I love that Hank would rewarm his coffee for precisely 33 seconds. I loved your cat Boots and your dog Butkus. I love that Ruth babysat Alexander Haig (from the Reagan administration) as an infant, and remarked that "I must have dropped him on his head."
I love that when Hank and I were eating breakfast, we'd start to talk about what we wanted for lunch. I love that I was always welcome to walk through your screen door. I'm so grateful that you had time to be friends with a little girl.
I was flooded with memories of conversations over so many slow Saturday mornings, where we shared stories of our weeks, or what we have read, or current events, or the funny thing my teacher did, or history, or life on the ranch, or anything and everything. And I cried. I miss them. Jason left me there for a bit. When I returned, all of the kids looked concerned. Mamacita? Crying?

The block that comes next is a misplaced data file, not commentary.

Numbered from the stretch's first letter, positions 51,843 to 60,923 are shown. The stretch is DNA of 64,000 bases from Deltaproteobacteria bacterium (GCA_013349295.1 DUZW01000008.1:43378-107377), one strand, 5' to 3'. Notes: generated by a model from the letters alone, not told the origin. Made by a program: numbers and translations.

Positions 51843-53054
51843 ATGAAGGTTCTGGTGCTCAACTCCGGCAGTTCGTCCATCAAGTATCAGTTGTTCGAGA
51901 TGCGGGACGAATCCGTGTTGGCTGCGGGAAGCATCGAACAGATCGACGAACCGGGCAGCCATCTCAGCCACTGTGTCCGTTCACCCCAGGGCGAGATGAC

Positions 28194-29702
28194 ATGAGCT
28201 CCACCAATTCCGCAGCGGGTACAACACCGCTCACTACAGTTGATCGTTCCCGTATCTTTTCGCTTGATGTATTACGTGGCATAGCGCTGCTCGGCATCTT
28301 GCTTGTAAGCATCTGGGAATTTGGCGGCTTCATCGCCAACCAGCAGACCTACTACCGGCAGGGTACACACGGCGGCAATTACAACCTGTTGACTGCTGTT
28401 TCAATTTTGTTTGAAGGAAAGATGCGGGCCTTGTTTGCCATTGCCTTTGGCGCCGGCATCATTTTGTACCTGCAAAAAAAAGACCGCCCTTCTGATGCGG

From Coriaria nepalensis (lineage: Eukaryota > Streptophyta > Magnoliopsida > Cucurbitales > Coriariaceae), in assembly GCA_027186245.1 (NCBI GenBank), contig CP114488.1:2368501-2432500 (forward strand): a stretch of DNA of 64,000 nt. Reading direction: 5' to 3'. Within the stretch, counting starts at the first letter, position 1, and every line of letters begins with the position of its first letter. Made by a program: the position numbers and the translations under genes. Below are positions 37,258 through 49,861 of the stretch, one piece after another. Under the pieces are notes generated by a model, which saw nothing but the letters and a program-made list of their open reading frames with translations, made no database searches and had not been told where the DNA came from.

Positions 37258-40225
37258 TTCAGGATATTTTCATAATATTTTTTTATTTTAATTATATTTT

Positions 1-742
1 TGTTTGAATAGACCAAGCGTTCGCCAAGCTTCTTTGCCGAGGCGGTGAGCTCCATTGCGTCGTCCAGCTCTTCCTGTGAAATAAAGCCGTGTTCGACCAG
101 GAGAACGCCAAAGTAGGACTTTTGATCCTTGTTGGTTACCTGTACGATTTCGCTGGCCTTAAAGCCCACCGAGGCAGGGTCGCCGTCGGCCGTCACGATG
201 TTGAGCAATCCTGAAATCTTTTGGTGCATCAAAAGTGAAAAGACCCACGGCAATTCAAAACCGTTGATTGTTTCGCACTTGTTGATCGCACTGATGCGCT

Quote of the Day:
Landon: It's ok, Mom. It's ok. Do you need medicine? A kiss? And can you be funny?
Like a lot of people my age, juggling kids and careers and friends and a house and two different school schedules and Jason's travel and good grief, the agony and ecstasy and (some might say tyranny) of youth sports, I yearn for a slower, more simple way of living. I have a row of books on my shelf in my office on organizing, simplifying, freeing up time, using your fringe hours, and on and on and on. Jason and I have had countless discussions on this very topic...tweaking and refining our approach to finding a peaceful rhythm to our family life.